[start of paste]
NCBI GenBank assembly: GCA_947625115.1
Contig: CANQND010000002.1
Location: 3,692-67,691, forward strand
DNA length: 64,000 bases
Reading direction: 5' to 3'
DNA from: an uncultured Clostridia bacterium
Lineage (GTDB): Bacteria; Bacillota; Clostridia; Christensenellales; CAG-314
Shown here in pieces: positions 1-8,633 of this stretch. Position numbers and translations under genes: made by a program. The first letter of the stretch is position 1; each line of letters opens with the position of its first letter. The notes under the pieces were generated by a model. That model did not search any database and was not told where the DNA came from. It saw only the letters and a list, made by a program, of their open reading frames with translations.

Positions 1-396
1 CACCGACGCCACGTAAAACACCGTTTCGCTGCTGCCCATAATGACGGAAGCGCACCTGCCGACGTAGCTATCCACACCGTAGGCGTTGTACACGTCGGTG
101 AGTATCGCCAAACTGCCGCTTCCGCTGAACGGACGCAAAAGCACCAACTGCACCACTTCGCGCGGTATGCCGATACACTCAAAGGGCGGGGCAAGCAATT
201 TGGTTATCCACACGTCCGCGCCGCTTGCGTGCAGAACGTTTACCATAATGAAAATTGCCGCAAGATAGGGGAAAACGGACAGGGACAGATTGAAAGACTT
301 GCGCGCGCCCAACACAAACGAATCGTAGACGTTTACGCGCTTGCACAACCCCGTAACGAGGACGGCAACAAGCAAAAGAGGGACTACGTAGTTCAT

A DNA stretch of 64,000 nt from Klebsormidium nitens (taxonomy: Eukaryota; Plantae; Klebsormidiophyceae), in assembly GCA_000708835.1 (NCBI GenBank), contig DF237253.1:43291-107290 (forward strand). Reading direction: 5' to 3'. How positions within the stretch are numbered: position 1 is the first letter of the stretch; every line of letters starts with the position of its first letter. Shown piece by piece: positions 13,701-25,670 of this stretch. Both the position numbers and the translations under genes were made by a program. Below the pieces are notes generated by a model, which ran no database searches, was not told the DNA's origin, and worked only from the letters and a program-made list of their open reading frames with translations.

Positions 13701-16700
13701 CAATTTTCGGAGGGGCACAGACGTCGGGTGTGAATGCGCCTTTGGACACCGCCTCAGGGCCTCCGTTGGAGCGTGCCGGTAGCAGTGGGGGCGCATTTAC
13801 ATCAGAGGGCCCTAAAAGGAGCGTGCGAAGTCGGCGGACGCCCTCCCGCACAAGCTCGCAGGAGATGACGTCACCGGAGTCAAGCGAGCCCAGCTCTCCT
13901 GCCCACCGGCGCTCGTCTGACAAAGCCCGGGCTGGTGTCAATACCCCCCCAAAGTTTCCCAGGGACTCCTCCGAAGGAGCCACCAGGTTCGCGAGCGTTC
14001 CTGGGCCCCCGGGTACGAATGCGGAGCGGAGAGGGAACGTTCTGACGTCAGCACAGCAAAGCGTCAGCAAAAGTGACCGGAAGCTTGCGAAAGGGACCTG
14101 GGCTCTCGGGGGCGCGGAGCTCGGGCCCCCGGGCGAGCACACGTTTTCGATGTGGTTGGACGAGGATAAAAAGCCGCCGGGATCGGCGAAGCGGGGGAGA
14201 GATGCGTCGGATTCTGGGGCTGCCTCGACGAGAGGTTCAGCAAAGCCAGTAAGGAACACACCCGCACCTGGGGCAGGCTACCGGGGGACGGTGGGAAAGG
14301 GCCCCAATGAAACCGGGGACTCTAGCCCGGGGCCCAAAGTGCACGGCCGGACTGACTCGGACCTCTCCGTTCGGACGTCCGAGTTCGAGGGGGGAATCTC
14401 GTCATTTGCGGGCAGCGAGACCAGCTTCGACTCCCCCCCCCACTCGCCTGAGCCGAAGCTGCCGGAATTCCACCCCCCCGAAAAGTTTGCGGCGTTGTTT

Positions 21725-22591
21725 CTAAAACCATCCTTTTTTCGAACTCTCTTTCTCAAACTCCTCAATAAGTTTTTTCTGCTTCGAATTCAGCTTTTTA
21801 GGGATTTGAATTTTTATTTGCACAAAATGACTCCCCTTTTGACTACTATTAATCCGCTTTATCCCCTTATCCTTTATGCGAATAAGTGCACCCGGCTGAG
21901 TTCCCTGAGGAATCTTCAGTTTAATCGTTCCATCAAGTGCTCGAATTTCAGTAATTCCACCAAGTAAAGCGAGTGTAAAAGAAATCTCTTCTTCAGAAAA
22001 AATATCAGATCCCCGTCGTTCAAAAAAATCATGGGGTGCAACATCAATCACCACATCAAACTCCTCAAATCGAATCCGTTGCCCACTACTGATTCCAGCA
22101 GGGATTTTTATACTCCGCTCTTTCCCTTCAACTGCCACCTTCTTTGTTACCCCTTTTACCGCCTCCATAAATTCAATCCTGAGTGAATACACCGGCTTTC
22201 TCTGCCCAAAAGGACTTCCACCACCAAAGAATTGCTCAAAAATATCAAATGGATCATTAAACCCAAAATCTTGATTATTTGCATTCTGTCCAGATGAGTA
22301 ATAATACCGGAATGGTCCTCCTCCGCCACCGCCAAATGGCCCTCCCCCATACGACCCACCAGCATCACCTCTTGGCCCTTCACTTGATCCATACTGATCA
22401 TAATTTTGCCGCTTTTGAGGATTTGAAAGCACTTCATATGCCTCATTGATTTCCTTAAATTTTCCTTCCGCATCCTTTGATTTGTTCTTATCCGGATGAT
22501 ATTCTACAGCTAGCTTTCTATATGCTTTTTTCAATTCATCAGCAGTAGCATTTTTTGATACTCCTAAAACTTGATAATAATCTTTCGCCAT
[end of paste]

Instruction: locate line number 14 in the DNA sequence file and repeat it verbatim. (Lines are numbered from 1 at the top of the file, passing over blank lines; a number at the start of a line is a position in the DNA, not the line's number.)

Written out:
A DNA stretch of 64,000 nt from Klebsormidium nitens (taxonomy: Eukaryota; Plantae; Klebsormidiophyceae), in assembly GCA_000708835.1 (NCBI GenBank), contig DF237253.1:43291-107290 (forward strand). Reading direction: 5' to 3'. How positions within the stretch are numbered: position 1 is the first letter of the stretch; every line of letters starts with the position of its first letter. Shown piece by piece: positions 13,701-25,670 of this stretch. Both the position numbers and the translations under genes were made by a program. Below the pieces are notes generated by a model, which ran no database searches, was not told the DNA's origin, and worked only from the letters and a program-made list of their open reading frames with translations.